Ocracoke’s first house of worship was the Methodist Church, established on the island in 1828. The congregation met in several different buildings over the years. In 1844-1845 a schism erupted in the national body over the issue of slavery, and the Ocracoke charge then came under the care of the Methodist Episcopal Church, South.
In 1883 the “northern” branch of the Methodist Church, the Methodist Episcopal Church, also established a presence on the island. For fifty-four years the island was served by these two branches of the Methodist Church.
The Ocracoke Methodist Episcopal Church (the “Northern Church”):
In 1937 the national bodies reunited. Throughout 1938 the newly unified Ocracoke congregation continued to meet in the two different church buildings. Old rivalries were being laid to rest in a new spirit of cooperation. Eventually both churches were dismantled and a new building was constructed.
The New Ocracoke United Methodist Episcopal Church, 1939:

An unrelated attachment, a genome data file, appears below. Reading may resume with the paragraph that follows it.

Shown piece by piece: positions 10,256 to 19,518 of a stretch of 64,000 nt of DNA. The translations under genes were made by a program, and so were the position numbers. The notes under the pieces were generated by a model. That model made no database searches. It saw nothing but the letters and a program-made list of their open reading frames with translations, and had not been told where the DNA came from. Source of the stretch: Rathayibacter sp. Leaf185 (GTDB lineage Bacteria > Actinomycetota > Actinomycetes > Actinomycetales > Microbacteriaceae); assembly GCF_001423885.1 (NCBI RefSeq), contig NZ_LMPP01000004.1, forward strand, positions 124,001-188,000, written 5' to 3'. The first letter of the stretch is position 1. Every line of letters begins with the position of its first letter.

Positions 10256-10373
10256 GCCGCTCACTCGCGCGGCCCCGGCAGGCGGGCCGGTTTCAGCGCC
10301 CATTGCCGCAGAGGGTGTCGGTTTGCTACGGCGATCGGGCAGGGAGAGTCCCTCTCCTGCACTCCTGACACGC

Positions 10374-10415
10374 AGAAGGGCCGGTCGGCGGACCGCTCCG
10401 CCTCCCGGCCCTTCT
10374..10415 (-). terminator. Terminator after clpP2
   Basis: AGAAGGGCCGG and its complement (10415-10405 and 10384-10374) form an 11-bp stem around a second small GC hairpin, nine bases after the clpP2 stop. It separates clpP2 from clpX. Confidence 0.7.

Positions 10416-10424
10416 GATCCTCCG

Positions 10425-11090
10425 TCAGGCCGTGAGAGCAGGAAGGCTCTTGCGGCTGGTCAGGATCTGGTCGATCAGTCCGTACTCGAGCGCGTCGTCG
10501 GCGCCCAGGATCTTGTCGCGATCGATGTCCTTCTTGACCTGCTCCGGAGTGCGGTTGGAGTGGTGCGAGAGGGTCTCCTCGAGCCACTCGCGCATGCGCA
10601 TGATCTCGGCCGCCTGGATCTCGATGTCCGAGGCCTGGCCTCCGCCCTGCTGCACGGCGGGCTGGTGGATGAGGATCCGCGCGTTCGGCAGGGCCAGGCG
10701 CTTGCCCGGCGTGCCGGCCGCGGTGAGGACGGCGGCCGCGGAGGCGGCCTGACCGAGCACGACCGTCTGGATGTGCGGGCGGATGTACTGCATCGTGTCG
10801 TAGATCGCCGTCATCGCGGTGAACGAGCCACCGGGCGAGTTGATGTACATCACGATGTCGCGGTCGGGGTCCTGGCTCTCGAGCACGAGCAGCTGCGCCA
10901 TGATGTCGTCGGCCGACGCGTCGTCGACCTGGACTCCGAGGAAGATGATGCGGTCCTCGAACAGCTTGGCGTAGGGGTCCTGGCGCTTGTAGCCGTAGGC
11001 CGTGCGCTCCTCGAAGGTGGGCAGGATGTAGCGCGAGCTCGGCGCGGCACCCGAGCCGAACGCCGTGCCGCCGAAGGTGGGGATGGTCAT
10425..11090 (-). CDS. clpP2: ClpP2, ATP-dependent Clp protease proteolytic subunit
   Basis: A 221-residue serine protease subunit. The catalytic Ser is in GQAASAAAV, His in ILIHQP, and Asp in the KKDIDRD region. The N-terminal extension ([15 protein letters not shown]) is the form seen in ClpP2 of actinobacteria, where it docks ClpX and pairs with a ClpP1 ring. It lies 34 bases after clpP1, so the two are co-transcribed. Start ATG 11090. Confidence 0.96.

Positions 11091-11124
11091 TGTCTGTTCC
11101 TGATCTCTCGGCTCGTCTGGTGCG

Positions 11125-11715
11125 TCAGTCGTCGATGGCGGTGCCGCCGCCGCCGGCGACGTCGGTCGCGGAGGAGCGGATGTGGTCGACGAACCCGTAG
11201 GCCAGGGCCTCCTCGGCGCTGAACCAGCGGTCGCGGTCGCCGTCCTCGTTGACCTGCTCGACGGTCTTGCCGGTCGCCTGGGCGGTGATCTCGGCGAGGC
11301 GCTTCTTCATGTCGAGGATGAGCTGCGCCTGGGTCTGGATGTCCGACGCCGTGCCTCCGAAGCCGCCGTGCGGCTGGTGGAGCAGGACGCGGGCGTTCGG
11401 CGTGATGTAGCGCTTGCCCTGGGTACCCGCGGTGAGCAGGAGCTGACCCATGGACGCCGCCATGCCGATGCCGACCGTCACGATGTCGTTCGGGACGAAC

In 1938, while many Ocracoke residents were learning to adjust to the changes in their religious institution, members of the Pentecostal/Holiness tradition began to proselytize on the island. At that time Mr. Bertie Dixon and his wife, Eva, began holding “preaching services” at the schoolhouse. In July, Miss Alice Austin, an evangelist from Buxton, NC, came to the island to hold revival meetings.
Miss Alice was accompanied by Robert Hancock, a Georgia native who was then working at the Civilian Conservation Corps camp on Hatteras Island. Mr. Hancock played guitar and offered any other assistance needed. Miss Alice’s sisters, Ruby and Doris Jennette, and Mr. Frank Miller and his wife, Angeline, also participated in the revivals.